Paramedics thought girl was decapitated after horror smash
A student has made a miraculous recovery after she was so badly injured ina car crash that paramedics thought she had been DECAPITATED.
Bekkie Payne, from Wombourne, Staffs, is still on morphine 18 months on from the horror smash which put her in hospital for seven weeks.
Bekkie, 23, was driving round a roundabout when her car clipped the kerb, sending her Fiat Punto crashing through a wooden fence into a ditch where it then set on fire.
A fence panel severed her neck after coming through the windscreen and was just millimetres from a vital artery, with paramedics worrying she had been decapitated.
The life-changing accident also left the criminology student with a brain injury, a paralysed left arm, a fractured collarbone, a chipped spine and heavy bruising to her face.
Bekkie, who has just completed her Masters at Birmingham City University, said: “Nobody knows how I am still here – I am very lucky to be alive.
“A fence panel came straight through my windscreen and cut through the left-hand side of my neck.
“I landed in a really awkward place and hardly anyone goes down Bridgnorth Road.
“After the car set alight, I was so fortunate two men happened to be driving past.
“One called the emergency services and the other got buckets of water to put the fire out.
“An off-duty nurse also happened to be passing by and they are just some of the people I owe my life to.”
The crash, which happened on March 1 2015, put Bekkie in intensive care for two weeks and she spent a total of seven weeks split between Birmingham’s Queen Elizabeth Hospital and Russells Hall Hospital.
She was put in an induced coma for 48 hours and 18 months on, Bekkie is still on morphine to ease the pain and has regular hospital check ups.
The blonde also had to undergo a 14 hour nerve transplant after suffering a brachial plexus injury, damaging the nerves that connect her spinal chord to her left arm.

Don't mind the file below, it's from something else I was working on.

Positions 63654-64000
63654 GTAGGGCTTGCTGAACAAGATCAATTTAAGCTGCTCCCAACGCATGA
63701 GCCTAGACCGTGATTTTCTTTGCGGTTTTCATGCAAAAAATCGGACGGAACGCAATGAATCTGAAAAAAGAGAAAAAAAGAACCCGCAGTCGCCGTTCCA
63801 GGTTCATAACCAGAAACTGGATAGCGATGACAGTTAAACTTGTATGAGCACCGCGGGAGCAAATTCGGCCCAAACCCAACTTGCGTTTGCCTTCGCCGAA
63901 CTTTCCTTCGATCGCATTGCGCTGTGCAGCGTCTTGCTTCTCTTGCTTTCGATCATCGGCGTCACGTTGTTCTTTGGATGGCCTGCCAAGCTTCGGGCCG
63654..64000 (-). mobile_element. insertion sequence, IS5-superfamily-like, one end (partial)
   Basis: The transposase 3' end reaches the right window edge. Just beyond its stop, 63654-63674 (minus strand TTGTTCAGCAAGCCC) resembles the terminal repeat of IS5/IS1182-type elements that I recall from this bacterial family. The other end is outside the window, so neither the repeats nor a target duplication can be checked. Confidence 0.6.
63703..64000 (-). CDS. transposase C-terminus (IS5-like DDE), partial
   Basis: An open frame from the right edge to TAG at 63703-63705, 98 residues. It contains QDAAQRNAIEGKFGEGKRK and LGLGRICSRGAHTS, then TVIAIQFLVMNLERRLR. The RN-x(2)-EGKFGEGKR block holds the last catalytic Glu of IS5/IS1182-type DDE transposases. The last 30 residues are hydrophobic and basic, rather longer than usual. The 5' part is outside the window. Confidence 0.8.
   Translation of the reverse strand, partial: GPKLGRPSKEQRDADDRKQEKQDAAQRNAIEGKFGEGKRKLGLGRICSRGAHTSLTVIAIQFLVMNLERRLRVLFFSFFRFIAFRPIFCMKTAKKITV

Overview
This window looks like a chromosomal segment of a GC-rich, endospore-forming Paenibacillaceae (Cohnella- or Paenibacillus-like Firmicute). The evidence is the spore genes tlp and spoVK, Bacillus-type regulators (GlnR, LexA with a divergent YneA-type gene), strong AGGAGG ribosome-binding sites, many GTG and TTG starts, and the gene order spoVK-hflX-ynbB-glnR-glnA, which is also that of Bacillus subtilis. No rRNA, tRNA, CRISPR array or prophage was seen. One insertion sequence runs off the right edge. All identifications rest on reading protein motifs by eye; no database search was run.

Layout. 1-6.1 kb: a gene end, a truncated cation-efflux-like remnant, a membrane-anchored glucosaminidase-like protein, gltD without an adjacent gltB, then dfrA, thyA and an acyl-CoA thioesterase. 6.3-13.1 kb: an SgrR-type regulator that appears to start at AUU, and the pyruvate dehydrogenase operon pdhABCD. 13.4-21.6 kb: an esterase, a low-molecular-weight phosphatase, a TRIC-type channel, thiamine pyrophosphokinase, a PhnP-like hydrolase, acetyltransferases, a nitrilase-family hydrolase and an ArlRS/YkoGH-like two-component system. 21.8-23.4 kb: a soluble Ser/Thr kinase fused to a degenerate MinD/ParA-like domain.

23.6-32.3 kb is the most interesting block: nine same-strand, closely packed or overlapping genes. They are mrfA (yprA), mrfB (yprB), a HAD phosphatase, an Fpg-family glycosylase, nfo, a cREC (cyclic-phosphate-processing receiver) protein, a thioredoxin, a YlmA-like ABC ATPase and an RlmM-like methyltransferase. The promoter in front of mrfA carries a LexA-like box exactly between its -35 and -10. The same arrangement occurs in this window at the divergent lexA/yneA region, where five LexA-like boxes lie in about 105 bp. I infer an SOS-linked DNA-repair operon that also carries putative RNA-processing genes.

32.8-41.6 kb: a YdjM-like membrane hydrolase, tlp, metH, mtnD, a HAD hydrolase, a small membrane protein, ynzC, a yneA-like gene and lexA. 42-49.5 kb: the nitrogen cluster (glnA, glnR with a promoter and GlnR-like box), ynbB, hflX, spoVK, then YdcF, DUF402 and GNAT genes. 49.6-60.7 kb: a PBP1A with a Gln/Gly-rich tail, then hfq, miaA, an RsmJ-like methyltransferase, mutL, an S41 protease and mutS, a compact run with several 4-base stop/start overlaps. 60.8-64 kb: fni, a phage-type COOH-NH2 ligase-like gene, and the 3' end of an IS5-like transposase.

She said: “Nerves grow extremely slowly and I am only now starting to see movement at the top of my arm.
“Because I had been bed-ridden for so long I had to learn to walk again, I couldn’t even stand.”
Bekkie was just 21 at the time of the crash, which massively impacted on her social life.
She said: “I went from driving and going out a lot to nothing.
“I couldn’t move, I had to do everything one-handed.
“Even little things like trying to tie my hair up with a bobble were impossible.
“I also had this horrible scar on my neck from where the panel went through and people would always stare at me.
“It’s getting better now and I can do most things myself but it’s been hard.”
Brave Bekkie is now competing in the Great Birmingham Run on October 16 to raise money for the QE Hospital and the Trauma Brachial Plexus Injury Group.
When Bekkie first started training, she could only manage one MINUTE on an exercise bike before she had to stop.
She has to run with her arm in a sling, but she is determined to complete the gruelling 13 mile run.
She said: “Training has been very, very hard.
“When I first started I could only manage a minute at a time.
“The run is all I’m focusing on at the minute, then I’m going to concentrate on my arm rehab.
“I’m hoping to book a driving assessment soon so I can get back behind the wheel, I miss my independence.”
Bekkie’s mum, Jackie Wilkes, said: “The surgeon took nerves from the backs of her legs, half a nerve from the good side of her neck and from behind her breastbone and transplanted them into her arm.
“She can’t feel her fingers or her arm but the physio said activity can spark a response from the nerves.”
Jackie, 50, added: “This is nothing short of a miracle.
“This is why she is doing the run to raise money for everyone who helped her recovery.”